If you're playing the bracket-buster futures market and have carefully studied the preseason magazines, you've probably heard plenty about this year's crop of "hot mid-majors to watch." With the aid of fancy computers and algorithms and stuff, an elite group of highly-trained experts has chosen teams like Northern Iowa, Creighton and aforementioned Old Dominion. Because of their scientifically favorable measures of returning sources of statistical output, preseason award recipients, conference RPI and non-league schedules, these have been tabbed as the squads that will bust your bracket and capture your heart at season's close.

But "Cinderella" was a storybook, not a laboratory manual. Perfectly-aligned stars (drawing a flawed power-conference also-ran in the opening round and then a complacent or tired one in round two) can result in a magical weekend for almost anyone in the draw. And a lot of T-shirt sales, too.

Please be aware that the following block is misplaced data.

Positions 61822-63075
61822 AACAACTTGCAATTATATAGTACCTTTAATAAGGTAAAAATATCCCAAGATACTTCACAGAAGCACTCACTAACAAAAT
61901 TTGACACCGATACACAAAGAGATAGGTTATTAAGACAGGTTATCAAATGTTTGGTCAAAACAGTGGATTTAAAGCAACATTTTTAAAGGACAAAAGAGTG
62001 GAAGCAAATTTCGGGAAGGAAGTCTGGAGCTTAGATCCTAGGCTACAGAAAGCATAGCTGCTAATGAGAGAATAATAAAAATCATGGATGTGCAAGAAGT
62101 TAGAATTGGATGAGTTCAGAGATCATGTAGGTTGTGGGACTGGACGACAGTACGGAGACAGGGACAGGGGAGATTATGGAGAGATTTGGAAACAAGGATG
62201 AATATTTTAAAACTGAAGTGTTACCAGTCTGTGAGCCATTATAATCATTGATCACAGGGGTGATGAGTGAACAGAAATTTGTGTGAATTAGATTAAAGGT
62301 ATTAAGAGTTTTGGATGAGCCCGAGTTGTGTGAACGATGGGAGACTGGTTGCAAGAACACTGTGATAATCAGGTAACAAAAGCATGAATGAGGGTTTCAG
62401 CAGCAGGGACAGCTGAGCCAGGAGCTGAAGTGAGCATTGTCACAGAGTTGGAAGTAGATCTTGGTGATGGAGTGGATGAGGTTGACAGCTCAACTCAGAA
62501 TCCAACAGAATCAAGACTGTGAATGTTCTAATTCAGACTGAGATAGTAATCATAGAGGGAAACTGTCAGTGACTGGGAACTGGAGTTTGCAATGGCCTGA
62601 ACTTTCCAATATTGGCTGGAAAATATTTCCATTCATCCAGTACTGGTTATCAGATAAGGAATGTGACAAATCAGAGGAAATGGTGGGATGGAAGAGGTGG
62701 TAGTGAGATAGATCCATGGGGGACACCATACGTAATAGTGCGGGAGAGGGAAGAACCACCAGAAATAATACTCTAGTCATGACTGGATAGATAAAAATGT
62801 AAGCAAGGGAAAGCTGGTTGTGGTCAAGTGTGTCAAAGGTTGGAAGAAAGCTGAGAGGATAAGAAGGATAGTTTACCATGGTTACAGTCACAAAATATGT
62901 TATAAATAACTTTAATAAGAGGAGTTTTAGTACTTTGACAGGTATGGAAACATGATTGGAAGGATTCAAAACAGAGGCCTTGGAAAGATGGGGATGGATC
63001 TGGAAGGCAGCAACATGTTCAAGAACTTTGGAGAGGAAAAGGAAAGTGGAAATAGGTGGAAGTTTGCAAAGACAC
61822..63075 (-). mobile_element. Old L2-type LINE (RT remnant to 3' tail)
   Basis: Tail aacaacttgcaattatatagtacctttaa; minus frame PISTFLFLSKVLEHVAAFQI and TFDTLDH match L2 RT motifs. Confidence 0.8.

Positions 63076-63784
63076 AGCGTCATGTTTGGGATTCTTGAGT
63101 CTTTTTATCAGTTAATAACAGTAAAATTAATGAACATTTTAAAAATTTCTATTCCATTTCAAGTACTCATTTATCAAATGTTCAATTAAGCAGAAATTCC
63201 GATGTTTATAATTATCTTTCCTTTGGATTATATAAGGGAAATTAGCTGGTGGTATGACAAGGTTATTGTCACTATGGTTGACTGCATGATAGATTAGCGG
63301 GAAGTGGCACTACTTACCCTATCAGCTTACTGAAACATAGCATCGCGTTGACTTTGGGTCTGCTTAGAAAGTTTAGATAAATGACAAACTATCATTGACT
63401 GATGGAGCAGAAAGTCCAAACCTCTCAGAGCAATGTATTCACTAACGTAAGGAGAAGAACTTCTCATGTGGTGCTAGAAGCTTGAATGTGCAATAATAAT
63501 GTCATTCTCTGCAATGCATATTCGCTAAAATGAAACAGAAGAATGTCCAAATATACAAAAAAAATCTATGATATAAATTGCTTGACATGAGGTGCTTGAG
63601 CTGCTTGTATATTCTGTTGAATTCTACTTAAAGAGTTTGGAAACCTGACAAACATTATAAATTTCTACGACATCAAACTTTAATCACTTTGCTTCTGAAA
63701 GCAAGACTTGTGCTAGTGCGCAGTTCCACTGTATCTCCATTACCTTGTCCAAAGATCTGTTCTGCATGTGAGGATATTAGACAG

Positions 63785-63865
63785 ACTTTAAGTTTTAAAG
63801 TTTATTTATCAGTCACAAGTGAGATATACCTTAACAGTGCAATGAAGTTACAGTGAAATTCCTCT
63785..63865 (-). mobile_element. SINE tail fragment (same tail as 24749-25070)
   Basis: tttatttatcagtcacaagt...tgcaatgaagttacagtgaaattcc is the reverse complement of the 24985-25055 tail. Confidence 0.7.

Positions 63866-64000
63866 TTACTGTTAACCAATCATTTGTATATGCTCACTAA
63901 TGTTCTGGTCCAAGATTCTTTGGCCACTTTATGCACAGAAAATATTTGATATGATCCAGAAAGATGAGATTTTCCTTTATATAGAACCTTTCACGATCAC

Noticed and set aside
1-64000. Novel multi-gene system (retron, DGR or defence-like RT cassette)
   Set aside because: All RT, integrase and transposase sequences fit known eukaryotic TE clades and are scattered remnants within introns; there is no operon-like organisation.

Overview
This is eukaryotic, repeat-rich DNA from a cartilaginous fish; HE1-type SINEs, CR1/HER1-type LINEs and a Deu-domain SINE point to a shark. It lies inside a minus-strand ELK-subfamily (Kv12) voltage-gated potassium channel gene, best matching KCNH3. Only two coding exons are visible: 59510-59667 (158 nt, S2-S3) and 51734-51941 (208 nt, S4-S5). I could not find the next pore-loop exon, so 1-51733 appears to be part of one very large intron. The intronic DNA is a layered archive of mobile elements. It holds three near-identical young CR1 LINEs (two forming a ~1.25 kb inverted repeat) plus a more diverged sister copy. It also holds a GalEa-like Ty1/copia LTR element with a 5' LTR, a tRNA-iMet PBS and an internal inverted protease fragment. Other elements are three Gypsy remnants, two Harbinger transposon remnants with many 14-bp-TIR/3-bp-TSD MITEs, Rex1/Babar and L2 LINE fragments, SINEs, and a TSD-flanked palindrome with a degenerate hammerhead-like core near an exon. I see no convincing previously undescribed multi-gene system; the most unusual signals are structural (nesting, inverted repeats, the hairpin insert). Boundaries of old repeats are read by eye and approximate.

Whoever it is, odds are when the 2006 Tournament rolls around, this season's UWM will have a lot in common with last season's UWM -- namely it will be a group of guys most of Hoops Nation doesn't know that much about yet, quite possibly one with a giant chip on its collective shoulder from a previous season's slight.

Does that disqualify Bucknell, last year's giant killers? The Bison surely don't need much of an introduction now -- especially to ESPY voters and Kansas fans -- but they're used to entering the limelight, disappearing, and then resurfacing.